Corruption deserves no forgiveness

The Economic Amnesty Bill currently before the House of Representatives which seeks to turn the fight against corruption to a transactional exercise has attracted outrage across the country. The bill wants alleged looters of public treasury to be pardoned if they return about 70 per cent of the funds they stole to the government. Sponsored by Linus Okorie, PDP, Ebonyi, the proposed legislation, seeking total amnesty for treasury looters, was read on the floor of the House of Representatives on June 14. If passed into law, it will empower treasury looters to keep 30 per cent of the proceeds of their crime, without any sanctions whatsoever.

The law that will result from this bill is vexatious. It will make mockery of all known good governance and normal societal ethos.  It will make a mockery of the battle against corruption and encourage more public officers to dip their hands into the public till, with the objective of keeping at least 30 per cent of whatever they are able to steal. Above all, the ill-conceived legislation will make Nigeria a laughing stock in the comity of nations.

It is not surprising that this bill has attracted serious backlash around the nation. In fact, it is as if there are no human beings in the country for anyone to mute the idea no matter what good the sponsor of the bill intends. Any law that rewards graft is no law and is only good for the trash can. It should not be given any more consideration. Otherwise, where this will lead us should only be imagined. Soon, other categories of offenders like armed robbers, kidnappers and child traffickers will ask for similar amnesty. For example, kidnappers will kidnap 100 people and get pardon to keep 30? Rapists will ply their trade and get amnesty for 30 per cent of their victims. This does not make sense.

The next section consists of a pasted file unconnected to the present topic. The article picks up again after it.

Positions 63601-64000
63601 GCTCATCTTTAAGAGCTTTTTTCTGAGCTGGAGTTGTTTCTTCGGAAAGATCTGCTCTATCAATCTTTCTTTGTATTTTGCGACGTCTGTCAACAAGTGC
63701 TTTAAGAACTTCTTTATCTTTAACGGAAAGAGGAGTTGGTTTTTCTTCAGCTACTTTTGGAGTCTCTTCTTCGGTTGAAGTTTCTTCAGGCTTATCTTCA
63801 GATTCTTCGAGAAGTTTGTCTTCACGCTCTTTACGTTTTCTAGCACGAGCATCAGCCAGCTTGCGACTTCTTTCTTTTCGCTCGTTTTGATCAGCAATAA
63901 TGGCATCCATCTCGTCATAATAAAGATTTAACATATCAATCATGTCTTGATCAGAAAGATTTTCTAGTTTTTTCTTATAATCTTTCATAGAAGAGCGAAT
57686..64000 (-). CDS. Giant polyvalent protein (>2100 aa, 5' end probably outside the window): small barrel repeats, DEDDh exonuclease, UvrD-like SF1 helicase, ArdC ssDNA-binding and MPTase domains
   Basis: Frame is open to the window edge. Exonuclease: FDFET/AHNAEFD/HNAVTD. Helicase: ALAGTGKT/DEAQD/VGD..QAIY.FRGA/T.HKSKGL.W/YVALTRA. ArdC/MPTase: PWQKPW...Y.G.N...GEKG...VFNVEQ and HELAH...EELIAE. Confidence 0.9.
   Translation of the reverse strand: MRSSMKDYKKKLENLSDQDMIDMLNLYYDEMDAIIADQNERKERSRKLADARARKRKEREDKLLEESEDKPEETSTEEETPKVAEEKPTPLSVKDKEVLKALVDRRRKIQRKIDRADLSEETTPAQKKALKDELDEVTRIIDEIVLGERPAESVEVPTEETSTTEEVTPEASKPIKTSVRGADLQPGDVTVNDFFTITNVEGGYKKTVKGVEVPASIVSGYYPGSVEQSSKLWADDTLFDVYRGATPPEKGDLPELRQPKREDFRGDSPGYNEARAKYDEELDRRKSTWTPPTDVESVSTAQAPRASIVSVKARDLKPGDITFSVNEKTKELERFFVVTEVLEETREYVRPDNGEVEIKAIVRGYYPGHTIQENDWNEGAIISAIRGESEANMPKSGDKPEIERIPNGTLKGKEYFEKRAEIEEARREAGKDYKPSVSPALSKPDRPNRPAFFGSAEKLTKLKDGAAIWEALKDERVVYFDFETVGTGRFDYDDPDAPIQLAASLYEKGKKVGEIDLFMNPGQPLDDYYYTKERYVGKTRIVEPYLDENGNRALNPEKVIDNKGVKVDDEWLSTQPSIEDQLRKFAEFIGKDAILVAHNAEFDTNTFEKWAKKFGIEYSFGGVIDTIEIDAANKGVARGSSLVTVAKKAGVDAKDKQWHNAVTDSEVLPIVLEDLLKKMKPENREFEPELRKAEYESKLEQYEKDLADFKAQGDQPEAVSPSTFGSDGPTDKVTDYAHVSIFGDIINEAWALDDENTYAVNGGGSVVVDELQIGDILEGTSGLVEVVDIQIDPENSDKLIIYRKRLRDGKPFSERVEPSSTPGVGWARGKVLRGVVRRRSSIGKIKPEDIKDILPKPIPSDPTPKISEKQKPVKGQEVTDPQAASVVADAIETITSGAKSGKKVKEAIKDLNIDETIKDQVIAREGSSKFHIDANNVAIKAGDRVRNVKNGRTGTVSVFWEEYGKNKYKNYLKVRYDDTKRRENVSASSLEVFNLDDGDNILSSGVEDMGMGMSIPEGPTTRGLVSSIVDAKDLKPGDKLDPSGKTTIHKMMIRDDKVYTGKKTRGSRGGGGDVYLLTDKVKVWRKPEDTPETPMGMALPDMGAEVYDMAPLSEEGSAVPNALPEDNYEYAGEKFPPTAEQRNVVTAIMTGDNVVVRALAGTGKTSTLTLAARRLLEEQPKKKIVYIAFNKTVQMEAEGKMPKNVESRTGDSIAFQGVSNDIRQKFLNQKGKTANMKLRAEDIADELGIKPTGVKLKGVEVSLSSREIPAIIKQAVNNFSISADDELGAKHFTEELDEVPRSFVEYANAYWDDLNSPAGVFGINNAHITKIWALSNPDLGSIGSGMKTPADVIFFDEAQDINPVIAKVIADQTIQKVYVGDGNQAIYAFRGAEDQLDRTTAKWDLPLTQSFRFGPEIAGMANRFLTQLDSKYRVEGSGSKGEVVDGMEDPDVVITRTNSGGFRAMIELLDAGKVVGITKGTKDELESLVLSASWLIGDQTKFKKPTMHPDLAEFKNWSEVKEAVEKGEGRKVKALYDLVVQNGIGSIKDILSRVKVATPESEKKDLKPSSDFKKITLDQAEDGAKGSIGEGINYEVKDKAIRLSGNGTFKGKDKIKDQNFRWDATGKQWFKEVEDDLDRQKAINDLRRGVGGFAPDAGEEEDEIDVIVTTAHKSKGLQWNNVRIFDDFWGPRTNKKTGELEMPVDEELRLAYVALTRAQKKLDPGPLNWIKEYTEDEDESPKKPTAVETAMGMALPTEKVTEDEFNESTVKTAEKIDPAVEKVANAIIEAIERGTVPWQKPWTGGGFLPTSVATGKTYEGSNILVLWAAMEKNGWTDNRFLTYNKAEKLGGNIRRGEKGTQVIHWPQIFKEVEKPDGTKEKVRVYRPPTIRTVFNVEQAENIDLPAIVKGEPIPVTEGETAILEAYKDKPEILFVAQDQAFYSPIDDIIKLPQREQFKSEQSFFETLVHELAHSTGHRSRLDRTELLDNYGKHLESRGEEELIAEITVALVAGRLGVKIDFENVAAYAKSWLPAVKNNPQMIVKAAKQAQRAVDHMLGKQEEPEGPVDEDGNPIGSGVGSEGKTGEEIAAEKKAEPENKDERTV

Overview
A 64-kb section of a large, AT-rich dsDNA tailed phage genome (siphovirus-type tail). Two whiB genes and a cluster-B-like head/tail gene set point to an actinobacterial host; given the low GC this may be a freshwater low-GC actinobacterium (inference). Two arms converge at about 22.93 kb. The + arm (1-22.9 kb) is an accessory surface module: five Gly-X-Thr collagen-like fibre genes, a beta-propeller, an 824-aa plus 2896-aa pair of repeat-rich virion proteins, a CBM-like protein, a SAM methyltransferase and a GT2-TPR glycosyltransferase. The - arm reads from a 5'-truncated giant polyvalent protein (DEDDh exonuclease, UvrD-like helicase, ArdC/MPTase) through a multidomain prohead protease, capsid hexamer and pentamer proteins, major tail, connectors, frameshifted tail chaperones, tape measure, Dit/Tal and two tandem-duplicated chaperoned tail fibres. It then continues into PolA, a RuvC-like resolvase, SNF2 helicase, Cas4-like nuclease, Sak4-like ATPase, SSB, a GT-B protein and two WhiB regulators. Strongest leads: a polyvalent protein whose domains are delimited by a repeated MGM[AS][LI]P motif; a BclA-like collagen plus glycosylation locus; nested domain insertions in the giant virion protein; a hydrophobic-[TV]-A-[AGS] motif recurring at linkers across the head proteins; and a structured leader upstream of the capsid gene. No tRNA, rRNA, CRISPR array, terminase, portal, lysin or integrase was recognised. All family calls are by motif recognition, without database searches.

As a matter of fact, the bill is not just immoral and discriminatory, it is unconstitutional. The bill contravenes Sections 15, 42 and 45 of the 1999 Constitution. It is particularly inconsistent with Section 15 (5) of the constitution, which enjoins the Nigerian state to abolish all corrupt practices.

The idea of making a law to set treasury looters free if they return a percentage of stolen funds is lacking in basic common sense. It is nothing but a legitimisation of stealing that will lay the treasury open to thieving public officers who will try to steal as much as they can to increase the amount that they can legally keep, if caught. Rewarding looters with a third of whatever they steal, without any sanctions for the offence, stands reason on its head. The proposal is not worth the paper on which it is written and should be thrown out of the House. The lawmakers should banish the idea even though it has passed the first reading. Allowing this bill to become law will worsen Nigeria’s performance on the Corruption Perception Index of transparency organisations. A bill that will encourage people to steal public funds and legally retain 30 per cent thereof deserves no place other than the dustbin. Instead of debating this ludicrous bill, our lawmakers should, as provided for in Section 4 (2) of the 1999 Constitution, concentrate on making laws that will ensure good governance in the country. The bill on amnesty for looters can only encourage stealing by public officials.

It is, indeed, embarrassing and regrettable that the House even gave this bill a first reading. It ought to have attracted nothing but boos, being one of the most asinine bills ever placed before the House. That corruption is the bane of Nigerian politics and development is not in doubt. Any law that will further entrench and legitimise it will be distasteful. It is ironical that we are fighting corruption and at the same time introducing a bill that will encourage it.

It does appear the House member does not fully appreciate the evil of corruption. It also seems he takes his constituents for granted; otherwise he should not introduce such a sham to parliament. This offends God and man. The bill must be thrown out now. The lawmaker should rather read up on how corruption creates poverty, then return (in conjunction with others) to make laws that will guarantee national growth and development. That is why he was elected.

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